This brings us to the Mother of All Low Tides: the
precious metal sector.
Envision two sectors. One sector has been rising for 12 consecutive years, during which time it has outperformed all others and produced stellar returns for investors.
The other sector has been shunned by mainstream investors to the point where the majority of market participants have invested only roughly 1% as much capital in this sector as the historical average, throughout the entire history of our markets. It is
by the mainstream media as "about to collapse" and avoided by most "respectable" financial management professionals because it is "too risky."
Now try to wrap your head around the notion that these "two sectors" are the same sector: precious metals. How is it possible that the best-performing asset class over the past 12 years has been (and remains) more under-owned than at any time in the entire history of our markets?
I've already answered this question. Twelve years of mainstream Chicken Littles warning investors continuously that "the sky is about to fall" on gold and/or silver. Twelve years of financial management professionals warning their clients that the best-performing asset class was/is/will always be "too risky."
Now, after this (simultaneous) 12-year low-tide/bull market in precious metals the "low tide" has gotten even lower, the Chicken Littles suddenly even more shrill. Nowhere, anywhere in markets, has the tide receded as far as it has with the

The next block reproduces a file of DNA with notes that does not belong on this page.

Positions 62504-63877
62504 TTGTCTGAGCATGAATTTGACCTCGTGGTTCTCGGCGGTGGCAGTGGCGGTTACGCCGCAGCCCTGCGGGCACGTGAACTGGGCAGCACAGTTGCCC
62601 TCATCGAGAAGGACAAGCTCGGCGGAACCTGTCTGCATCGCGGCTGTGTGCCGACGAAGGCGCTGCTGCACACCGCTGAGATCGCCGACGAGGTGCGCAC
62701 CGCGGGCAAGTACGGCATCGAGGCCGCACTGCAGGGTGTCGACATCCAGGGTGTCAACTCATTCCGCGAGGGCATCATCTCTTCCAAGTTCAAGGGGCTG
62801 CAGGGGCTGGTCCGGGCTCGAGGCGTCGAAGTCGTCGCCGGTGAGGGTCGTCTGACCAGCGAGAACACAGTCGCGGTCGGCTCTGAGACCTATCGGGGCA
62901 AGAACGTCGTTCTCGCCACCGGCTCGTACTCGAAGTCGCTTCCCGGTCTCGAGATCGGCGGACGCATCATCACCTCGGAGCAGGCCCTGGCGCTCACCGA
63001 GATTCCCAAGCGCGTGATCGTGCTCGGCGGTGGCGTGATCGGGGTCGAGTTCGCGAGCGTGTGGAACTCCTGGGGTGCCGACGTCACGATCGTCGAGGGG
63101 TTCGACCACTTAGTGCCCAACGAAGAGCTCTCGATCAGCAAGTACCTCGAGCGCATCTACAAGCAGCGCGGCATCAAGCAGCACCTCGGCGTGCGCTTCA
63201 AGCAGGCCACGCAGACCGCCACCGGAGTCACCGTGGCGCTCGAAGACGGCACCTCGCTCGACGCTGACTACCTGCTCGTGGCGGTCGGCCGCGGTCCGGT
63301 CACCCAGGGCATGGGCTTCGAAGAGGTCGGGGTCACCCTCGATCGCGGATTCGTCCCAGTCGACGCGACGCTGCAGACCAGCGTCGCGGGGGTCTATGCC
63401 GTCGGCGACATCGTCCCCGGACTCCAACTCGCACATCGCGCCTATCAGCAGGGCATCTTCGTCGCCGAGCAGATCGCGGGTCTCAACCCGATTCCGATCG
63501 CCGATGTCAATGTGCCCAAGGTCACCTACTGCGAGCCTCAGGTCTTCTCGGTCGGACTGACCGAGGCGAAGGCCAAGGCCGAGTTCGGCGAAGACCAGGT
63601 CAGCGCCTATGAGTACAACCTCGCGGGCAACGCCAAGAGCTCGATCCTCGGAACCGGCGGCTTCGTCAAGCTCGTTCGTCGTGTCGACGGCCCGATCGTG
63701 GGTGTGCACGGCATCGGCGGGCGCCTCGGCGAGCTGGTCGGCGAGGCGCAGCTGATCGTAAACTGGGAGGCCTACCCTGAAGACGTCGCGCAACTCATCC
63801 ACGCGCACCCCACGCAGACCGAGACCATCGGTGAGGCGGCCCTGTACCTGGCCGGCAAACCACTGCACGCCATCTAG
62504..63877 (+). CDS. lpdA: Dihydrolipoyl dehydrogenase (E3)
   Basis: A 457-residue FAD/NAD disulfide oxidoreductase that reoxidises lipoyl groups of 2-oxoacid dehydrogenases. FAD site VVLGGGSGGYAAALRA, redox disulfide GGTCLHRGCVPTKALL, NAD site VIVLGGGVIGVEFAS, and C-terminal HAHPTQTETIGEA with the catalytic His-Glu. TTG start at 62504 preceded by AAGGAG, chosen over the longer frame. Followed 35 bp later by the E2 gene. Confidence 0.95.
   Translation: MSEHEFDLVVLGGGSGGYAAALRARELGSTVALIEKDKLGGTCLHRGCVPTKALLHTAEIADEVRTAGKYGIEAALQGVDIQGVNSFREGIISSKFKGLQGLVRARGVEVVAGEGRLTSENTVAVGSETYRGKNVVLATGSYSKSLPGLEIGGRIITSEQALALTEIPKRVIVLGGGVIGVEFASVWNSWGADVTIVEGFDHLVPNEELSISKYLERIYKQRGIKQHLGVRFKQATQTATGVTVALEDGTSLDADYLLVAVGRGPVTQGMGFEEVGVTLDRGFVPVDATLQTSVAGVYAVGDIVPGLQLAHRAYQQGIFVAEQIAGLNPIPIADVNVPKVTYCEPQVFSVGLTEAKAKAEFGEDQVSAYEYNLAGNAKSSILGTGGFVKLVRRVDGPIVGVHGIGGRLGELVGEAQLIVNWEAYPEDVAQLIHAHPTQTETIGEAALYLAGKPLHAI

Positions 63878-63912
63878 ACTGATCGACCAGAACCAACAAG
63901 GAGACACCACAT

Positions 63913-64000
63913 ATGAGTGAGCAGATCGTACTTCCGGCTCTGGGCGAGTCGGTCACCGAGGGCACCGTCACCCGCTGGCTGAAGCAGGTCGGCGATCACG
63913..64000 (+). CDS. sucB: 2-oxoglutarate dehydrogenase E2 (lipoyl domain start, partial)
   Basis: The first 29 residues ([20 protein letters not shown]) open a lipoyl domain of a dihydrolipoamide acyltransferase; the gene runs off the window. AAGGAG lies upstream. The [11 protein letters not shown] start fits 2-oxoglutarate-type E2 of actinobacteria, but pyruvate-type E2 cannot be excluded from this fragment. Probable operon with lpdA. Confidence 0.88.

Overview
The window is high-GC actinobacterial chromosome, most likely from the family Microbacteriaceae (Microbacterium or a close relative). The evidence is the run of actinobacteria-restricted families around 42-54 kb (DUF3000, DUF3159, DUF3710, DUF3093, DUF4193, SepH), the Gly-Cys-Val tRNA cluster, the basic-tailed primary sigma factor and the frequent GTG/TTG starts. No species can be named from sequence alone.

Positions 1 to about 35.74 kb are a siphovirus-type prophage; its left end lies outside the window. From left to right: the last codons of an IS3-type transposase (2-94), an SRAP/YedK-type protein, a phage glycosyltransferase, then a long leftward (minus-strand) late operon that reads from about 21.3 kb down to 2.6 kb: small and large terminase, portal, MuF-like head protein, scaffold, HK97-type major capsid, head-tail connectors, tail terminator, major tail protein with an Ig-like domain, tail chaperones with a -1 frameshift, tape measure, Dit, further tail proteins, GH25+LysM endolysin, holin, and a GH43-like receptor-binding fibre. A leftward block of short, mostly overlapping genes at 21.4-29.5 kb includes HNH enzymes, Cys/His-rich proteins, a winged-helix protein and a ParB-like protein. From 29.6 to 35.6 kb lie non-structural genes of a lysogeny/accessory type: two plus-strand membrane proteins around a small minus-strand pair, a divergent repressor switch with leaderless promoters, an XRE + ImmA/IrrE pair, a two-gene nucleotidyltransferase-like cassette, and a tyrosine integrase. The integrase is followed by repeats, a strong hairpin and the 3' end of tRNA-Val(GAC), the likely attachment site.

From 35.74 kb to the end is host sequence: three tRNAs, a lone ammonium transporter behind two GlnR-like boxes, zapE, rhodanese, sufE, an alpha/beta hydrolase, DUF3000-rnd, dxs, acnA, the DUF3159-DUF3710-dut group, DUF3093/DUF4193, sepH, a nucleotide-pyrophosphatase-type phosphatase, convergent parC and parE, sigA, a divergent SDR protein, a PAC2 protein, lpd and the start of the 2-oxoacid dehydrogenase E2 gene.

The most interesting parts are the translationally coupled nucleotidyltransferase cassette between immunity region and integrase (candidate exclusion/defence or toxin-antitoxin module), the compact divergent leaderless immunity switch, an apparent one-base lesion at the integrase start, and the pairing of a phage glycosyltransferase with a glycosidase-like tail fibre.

gold and silver miners
, producers of these shunned-but-outperforming commodities.
With prices having fallen over the short term in both the bullion markets and fallen much further with the majority of the miners, investors have a clear and simple choice as to whom they listen in answering the question "what comes next?"
They can choose to listen to the same mainstream Chicken Littles and same financial management "professionals" who have unerringly and unequivocally been wrong about precious metals month after month, year after year.
Or, investors can choose to listen to the much smaller cadre of professionals within the precious metals sector who have been consistently right over that same time period.